In our patients, we cannot consider advanced age as a crucial risk factor. It is more likely that the sun light exposure and Fitzpatrick skin type played a role. On the other hand, some additional factors, which were postulated in the literature, i.e. anomalous vessels in PWS producing perhaps oncogenic factors which make skin more sensitive for ultraviolet, could be discussed [4].
Treatment of BCC in PWS may be difficult and it is of importance to pay attention to possibility of bleeding and formation of postoperative hematoma. In all our patients we did not observe any above mentioned complications.
In conclusion, we would like to raise awareness that the patients with PWS might be considered as a group of risk for the development of BCC, especially those with previous radiotherapy, but also younger patients with extensive sun exposure and Fitzpatrick skin type 1 and 2. We recommend high sun protection for all patients with PWS as well as frequent dermatological screening for BCC. The surgery of BCC in PWS should be the treatment of choice. In some very selected cases of BCC in PWS, especially in patients with a high risk of perioperative bleeding, it is possible to use optional treatment with combined CO2 laser and photodynamic therapy [5].

Conflict of interest

The authors declare no conflict of interest.


1. Lapidoth M, Ad-El D, David M, et al. Basal cell carcinoma arising over facial port wine stain: a single-centre experience. J Eur Acad Dermatol Venereol 2006; 20: 1066-9.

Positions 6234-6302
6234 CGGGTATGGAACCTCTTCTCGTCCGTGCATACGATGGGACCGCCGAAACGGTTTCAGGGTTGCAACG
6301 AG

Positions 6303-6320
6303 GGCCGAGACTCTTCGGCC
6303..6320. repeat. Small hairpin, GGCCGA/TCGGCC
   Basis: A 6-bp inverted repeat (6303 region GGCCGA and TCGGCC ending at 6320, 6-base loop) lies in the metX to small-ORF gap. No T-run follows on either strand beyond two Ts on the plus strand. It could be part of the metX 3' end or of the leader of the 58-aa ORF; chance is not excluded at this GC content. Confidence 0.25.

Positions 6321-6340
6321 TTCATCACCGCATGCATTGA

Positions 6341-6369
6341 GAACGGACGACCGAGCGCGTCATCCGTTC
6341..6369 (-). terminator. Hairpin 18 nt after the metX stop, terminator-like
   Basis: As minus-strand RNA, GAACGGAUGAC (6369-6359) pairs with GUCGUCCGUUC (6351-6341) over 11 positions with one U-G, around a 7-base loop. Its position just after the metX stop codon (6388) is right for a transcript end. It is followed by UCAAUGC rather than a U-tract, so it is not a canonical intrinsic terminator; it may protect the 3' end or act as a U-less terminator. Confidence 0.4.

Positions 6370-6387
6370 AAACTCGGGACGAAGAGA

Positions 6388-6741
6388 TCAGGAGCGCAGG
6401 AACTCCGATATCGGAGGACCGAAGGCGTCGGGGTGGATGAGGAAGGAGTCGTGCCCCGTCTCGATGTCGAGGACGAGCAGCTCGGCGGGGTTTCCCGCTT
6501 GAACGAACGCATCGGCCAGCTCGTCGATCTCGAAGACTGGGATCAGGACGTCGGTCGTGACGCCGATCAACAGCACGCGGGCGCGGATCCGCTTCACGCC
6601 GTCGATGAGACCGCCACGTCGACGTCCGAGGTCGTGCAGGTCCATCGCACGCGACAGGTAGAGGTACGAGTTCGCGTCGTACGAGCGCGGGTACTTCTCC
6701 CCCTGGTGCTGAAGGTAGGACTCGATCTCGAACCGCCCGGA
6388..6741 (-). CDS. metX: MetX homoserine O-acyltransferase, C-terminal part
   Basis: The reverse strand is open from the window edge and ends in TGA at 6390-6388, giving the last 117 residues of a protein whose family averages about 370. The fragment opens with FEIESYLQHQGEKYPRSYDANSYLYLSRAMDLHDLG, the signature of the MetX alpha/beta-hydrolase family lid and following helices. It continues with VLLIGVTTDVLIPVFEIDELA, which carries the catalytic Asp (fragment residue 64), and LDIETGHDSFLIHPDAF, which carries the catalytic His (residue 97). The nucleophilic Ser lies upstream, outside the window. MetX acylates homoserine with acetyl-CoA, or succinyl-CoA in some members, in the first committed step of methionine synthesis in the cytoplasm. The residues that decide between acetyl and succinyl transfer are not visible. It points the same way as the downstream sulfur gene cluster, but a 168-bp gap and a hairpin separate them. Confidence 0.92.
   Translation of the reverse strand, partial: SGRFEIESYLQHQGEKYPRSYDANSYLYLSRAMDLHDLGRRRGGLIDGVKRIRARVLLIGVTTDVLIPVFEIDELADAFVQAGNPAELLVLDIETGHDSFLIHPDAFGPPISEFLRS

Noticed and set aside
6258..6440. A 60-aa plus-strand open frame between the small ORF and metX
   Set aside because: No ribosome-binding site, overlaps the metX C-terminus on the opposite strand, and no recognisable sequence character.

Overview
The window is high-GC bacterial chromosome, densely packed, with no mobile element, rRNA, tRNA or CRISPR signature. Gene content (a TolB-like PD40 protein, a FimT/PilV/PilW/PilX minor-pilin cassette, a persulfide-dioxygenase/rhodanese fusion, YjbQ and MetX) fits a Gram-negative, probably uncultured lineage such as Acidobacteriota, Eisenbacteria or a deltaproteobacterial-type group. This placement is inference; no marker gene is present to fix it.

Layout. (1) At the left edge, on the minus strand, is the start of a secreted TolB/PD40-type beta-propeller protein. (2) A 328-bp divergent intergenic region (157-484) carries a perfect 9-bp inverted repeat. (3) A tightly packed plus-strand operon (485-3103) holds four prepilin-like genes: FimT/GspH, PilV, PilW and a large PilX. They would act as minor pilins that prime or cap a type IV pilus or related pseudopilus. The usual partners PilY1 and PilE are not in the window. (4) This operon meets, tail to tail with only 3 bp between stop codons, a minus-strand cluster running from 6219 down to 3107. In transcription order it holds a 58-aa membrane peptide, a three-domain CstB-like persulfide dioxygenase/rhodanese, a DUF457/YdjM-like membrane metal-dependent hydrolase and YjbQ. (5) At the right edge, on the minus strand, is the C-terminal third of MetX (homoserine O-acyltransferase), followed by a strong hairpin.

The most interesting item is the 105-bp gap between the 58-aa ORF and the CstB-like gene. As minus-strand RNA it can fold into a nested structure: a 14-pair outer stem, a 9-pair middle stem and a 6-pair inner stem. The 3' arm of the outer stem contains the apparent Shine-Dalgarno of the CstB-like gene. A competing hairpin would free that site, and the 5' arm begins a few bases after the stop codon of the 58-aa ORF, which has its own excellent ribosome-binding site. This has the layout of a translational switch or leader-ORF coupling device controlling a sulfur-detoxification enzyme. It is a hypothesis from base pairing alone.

2. Hackett CB, Langtry JA. Basal cell carcinoma of the ala nasi arising in a port wine stain treated using mohs micrographic surgery and local flap reconstruction. Dermatol Surg 2014; 40: 590-2.
3. Kaune KM, Haas E, Buhl T, et al. Multiple basal cell carcinomas arising in radiotherapy-treated nevus flammeus: early detection facilliated by 595-nm pulsed dye laser. Eur J Dermatol 2010; 20: 510-1.
4. Natkunarajah J, Cliff S. Thorium X treatment: multiple basal cell carciomas within a port-wine stain. Clin Exp Dermatol 2009; 34: 189-91.
5. Javed MU, Murison M. The combined CO2 laser and photodynamic therapy of multiple BCC’s in a facial port wine stain. J Plast Reconstr Aesthet Surg 2016; 69: 10-2.
Copyright: © 2020 Termedia Sp. z o. o. This is an Open Access article distributed under the terms of the Creative Commons Attribution-NonCommercial-ShareAlike 4.0 International (CC BY-NC-SA 4.0) License (http://creativecommons.org/licenses/by-nc-sa/4.0/), allowing third parties to copy and redistribute the material in any medium or format and to remix, transform, and build upon the material, provided the original work is properly cited and states its license.
Quick links
© 2020 Termedia Sp. z o.o. All rights reserved.
Developed by Bentus.
PayU - płatności internetowe